Blockchain reaction Imagine a ‘post-document’ world in which every contractual transaction is an opportunity to share myriad pieces of information

SHARE IN THE COMMUNITY Consulting people before fixing IT requirements

THE KINGS OF THINGS Why FM can benefit most from the IoT revolution

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The increasingly personal element to data gathering


FAC I LITATE

USER COMMUNITIES & TECHNOLOGY

in an open-plan office as winter approaches to know how the politics of the thermostat causes divisions among the smallest group of people. But as proponents of the Internet of Things (IoT) will tell you – indeed, did so at ThinkFM last month – the potential benefits of a reduction in use of energy and resources are attractive. To that end the rapid rise of smart city projects around the world – each essentially a collection of smart buildings around a common infrastructure (100 in India alone) – is a testament to the faith we are placing in the advance of such systems.

Caring about the community

But one question remains – are we missing the point of such technology in the FM community? We inhabit a world where we are measured by our customer at every step through our contracts, and where asset management is a key activity. Advances in IoT cause many ‘Eureka’ moments where all the possibilities suddenly become clear and we see ways to monitor critical assets more effectively to prevent downtime. We imagine an array of sensors around buildings to show that our staff have completed tasks within our service level agreements, not to mention the potential to measure the productivity of those same people. Through these techniques we reduce the penalties that might be incurred through the unavailability, say, of a lift, because we’ve fixed the problem before it occurred. We’ve proved to our customer that we’ve hit our SLAs and our contract payments will be less subject to deductions. The customer is getting what they want, and we’re able to work more efficiently because we’re better informed. There is an argument, however, that an important part of the equation is missing. Because in all of the above we have not yet mentioned the people the building is there to serve – the hospital patients and staff, the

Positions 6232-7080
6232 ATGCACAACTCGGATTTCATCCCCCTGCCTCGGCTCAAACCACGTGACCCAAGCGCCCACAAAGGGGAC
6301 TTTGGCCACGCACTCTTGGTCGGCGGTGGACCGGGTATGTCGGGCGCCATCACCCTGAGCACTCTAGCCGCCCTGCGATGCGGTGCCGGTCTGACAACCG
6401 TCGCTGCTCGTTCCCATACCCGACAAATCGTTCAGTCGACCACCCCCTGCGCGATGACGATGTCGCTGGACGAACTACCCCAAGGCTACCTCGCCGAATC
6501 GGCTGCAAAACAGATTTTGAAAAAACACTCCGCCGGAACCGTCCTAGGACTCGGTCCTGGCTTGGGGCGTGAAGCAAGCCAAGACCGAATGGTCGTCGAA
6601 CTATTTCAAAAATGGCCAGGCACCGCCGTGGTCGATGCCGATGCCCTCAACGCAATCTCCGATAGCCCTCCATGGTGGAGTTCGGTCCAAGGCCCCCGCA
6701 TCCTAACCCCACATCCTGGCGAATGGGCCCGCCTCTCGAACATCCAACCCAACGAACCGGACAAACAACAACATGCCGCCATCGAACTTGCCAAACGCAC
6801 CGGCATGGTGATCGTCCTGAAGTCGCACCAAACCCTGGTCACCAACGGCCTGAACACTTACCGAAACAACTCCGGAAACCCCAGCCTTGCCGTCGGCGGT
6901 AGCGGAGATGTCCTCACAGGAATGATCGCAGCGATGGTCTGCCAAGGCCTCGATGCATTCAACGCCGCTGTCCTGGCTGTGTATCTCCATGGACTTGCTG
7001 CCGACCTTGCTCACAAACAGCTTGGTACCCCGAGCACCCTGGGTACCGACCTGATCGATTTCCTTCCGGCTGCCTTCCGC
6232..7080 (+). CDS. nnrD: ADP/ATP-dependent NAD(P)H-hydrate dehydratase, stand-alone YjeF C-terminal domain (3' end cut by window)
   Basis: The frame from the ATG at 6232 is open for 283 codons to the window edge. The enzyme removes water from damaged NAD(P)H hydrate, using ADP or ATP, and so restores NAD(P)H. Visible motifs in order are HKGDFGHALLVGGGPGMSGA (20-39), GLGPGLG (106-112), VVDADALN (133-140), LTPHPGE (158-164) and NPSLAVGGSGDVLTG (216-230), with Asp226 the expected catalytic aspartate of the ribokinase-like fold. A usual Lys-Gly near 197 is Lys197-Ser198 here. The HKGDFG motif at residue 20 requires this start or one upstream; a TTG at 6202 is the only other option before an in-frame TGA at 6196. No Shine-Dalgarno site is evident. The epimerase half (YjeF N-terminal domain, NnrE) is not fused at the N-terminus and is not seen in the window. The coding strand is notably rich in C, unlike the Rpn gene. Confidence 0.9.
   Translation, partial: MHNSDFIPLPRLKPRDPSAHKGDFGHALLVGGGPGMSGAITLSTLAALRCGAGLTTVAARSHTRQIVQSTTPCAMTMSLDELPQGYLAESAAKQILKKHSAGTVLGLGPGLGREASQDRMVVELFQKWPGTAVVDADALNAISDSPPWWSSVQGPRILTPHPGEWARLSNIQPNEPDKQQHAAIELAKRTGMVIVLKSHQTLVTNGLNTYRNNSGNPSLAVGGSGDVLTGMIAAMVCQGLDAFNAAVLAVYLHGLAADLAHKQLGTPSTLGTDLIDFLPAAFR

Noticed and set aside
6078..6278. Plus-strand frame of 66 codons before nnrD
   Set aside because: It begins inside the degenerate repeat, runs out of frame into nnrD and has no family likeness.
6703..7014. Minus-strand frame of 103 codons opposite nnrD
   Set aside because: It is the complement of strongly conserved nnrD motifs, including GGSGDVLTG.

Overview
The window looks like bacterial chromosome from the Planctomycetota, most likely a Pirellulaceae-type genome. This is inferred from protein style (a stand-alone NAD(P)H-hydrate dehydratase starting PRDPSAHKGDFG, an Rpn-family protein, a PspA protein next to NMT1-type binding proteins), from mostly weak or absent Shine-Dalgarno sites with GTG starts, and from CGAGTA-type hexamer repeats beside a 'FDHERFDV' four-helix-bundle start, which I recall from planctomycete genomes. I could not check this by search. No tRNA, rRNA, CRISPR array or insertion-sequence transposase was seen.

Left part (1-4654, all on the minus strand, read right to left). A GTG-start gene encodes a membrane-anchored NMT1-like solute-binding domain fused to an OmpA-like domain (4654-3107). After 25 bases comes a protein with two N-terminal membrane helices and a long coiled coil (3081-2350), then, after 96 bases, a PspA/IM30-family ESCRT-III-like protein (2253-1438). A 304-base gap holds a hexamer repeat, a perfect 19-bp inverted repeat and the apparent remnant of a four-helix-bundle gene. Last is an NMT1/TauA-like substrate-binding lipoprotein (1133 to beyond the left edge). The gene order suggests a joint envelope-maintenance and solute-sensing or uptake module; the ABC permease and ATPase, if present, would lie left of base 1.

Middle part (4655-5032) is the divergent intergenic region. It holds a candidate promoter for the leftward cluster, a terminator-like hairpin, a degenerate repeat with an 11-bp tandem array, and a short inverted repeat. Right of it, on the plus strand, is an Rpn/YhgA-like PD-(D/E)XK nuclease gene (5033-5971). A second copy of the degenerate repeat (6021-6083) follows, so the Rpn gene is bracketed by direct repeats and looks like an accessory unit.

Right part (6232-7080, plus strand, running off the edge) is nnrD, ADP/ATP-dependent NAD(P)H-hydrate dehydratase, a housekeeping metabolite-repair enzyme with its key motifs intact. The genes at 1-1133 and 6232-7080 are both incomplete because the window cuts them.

S H O RT- L I F E CO M M U N I T Y 1

THE MOTORWAY HOLD-UP

A good example of a short-lived community is found when there’s a hold-up on a motorway; the traffic grinds to a halt and before long we’re sitting in stationary traffic. After five or 10 minutes people start turning off their engines and getting out of their cars. One or two people will be checking their phones for news. Those savvy with social media will be searching platforms like Twitter for ‘M1 hold-up’ and more likely than not they’ll see posts from people a mile or more ahead telling the world about the overturned lorry or whatever it is that’s to blame.

office workers, library users, the tenants in a housing association block. The focus on assets and SLAs takes our focus away from the communities that are the reason the buildings exist in the first place. It’s instructive to explore this notion of communities (see boxes). We have seen through the rise of social media that communities can be both short and long-lived, geographically spread or focused on a specific area. Users of buildings are similarly members of a community. They may be various tenants of a high-rise office block that share lifts, cafés, creche facilities, and so on. They may be visitors to an event at an exhibition hall or public facility. They may be members of those communities for a short time, such as a hospital inpatient, or an extended time like a company employee in an office. Regardless, these communities have a shared interest in the building they use; that it meets their individual and group needs, that it is warm, safe and